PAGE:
720 hours. 43,200 minutes. 2,592,000 seconds. A lot can happen in 30 days. If you’re on Whole30, mainly A LOT OF COOKING.
It’s 30 days since my boyfriend James and I started the challenge. I know a few of my friends have read with interest our voyage into this unfamiliar and slightly strange territory, so I thought I’d share an update on our progress.
To re-cap, Whole30 is a restrictive version of the Paleo way of eating. Whole30 is about eating real, unprocessed foods and high quality meat, fish, fruits and vegetables, and healthy fats such as olives, nuts and seeds. That means no grains, no dairy, no sugar (yes, that includes booze and more natural sugars like maple syrup and honey) no legumes (that’s peanuts, chick peas / beans / lentils etc to you and me) and no preservatives like MSG or sulphites (surprisingly ubiquitous in so many foods).
You’re not allowed to re-create ‘healthy’ versions of treats that fit within the guidelines, such as pancakes or cookies. They are ‘treat’ foods and contribute to an unhealthy attitude towards food as a reward.
It’s about re-setting your body, boosting energy, pinpointing foods that don’t agree with you and re-connecting with food.
It’s a strict regime; the slightest slip and you’ve failed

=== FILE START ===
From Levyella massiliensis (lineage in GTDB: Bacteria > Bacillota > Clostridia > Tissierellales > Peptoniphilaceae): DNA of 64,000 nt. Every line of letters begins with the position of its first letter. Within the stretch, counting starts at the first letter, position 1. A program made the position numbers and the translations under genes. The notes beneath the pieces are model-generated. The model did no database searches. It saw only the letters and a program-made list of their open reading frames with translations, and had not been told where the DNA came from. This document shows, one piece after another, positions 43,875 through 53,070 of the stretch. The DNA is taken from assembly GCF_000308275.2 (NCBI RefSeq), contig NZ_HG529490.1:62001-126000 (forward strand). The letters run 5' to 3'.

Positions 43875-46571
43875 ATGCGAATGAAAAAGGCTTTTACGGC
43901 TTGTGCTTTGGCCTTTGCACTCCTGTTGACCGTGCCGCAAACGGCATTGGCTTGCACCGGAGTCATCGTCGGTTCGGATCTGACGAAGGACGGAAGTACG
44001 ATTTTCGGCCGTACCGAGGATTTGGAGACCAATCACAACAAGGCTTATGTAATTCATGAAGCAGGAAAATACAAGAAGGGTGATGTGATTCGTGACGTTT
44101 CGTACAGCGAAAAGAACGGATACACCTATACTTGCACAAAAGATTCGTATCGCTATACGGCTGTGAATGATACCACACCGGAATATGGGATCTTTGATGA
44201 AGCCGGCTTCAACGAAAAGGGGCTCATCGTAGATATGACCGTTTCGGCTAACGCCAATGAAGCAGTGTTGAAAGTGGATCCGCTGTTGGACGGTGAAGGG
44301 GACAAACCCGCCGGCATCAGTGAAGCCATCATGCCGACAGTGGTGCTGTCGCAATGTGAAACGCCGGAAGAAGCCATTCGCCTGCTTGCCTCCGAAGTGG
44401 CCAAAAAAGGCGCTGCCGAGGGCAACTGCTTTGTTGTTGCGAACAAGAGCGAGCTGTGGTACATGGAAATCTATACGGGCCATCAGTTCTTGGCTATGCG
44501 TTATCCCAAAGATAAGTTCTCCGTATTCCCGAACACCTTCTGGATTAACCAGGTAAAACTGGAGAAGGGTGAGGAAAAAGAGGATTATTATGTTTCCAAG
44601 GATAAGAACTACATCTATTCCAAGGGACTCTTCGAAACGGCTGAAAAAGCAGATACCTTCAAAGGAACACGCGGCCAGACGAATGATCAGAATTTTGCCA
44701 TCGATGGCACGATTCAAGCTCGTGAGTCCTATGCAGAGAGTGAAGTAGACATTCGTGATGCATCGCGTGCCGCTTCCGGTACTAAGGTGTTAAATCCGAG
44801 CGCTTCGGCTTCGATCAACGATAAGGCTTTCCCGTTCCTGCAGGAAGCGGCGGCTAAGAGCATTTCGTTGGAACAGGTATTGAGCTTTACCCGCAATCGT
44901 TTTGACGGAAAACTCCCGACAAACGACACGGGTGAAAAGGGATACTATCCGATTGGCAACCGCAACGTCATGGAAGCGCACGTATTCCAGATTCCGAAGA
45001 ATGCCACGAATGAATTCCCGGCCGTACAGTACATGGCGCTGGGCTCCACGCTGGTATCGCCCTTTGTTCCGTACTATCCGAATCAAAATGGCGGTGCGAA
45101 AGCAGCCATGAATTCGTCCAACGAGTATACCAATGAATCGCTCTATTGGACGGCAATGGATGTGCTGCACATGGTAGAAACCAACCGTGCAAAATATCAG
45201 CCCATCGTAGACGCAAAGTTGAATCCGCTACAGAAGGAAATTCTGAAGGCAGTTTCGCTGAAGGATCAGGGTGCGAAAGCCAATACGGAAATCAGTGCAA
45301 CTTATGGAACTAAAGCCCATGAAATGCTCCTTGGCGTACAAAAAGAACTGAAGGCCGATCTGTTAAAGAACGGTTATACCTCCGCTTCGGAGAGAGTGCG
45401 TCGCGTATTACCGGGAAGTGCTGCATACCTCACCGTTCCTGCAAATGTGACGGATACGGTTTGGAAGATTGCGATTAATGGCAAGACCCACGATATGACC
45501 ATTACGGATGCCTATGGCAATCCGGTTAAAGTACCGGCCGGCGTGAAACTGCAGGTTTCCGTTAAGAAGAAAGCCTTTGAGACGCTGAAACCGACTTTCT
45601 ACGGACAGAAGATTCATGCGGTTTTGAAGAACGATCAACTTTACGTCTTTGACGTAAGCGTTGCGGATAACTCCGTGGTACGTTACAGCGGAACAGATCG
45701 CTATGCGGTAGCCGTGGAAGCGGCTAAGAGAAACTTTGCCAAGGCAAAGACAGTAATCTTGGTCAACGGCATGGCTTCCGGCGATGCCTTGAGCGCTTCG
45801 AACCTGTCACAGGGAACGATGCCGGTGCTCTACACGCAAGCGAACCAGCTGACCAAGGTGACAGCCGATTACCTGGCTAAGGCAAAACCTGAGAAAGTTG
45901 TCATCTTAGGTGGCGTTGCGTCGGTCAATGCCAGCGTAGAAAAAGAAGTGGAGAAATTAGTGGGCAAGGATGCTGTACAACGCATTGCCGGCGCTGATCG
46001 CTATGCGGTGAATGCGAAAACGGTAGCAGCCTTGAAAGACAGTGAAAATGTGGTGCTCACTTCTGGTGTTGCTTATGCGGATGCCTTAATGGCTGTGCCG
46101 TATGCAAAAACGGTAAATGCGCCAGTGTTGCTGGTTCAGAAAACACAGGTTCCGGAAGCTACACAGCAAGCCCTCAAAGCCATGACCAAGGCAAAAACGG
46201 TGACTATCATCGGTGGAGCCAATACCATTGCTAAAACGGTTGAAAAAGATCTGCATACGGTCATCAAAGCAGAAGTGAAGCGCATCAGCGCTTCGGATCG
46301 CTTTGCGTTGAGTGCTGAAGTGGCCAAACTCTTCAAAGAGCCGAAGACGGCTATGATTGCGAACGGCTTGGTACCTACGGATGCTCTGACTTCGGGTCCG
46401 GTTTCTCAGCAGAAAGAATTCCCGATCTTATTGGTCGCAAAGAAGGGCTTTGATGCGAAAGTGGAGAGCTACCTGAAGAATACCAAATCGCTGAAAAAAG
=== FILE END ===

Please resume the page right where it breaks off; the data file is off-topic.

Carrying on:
one bite of pizza, one splash of milk in your coffee, one lick of the spoon mixing the batter within the 30 day period and you’ve broken the “reset” button, requiring you to start over again on Day 1….Don’t even consider the possibility of a “slip.” Unless you physically tripped and your face landed in a box of doughnuts, there is no “slip.” You make a choice to eat something unhealthy. It is always a choice, so do not phrase it as if you had an accident.
PHEW. Ok. So, how did we get on?
I’m writing this to the soul-destroying background of Emmerdale, which will be followed by a torturous visit to Coronation Street.
This can mean only one thing; my darling motherbear is visiting. She’s also a recently-diagnosed diabetic, which posed an interesting challenge to a bake-aholic who likes nothing more than to welcome guests with a (large) slab of sugar-laden cake.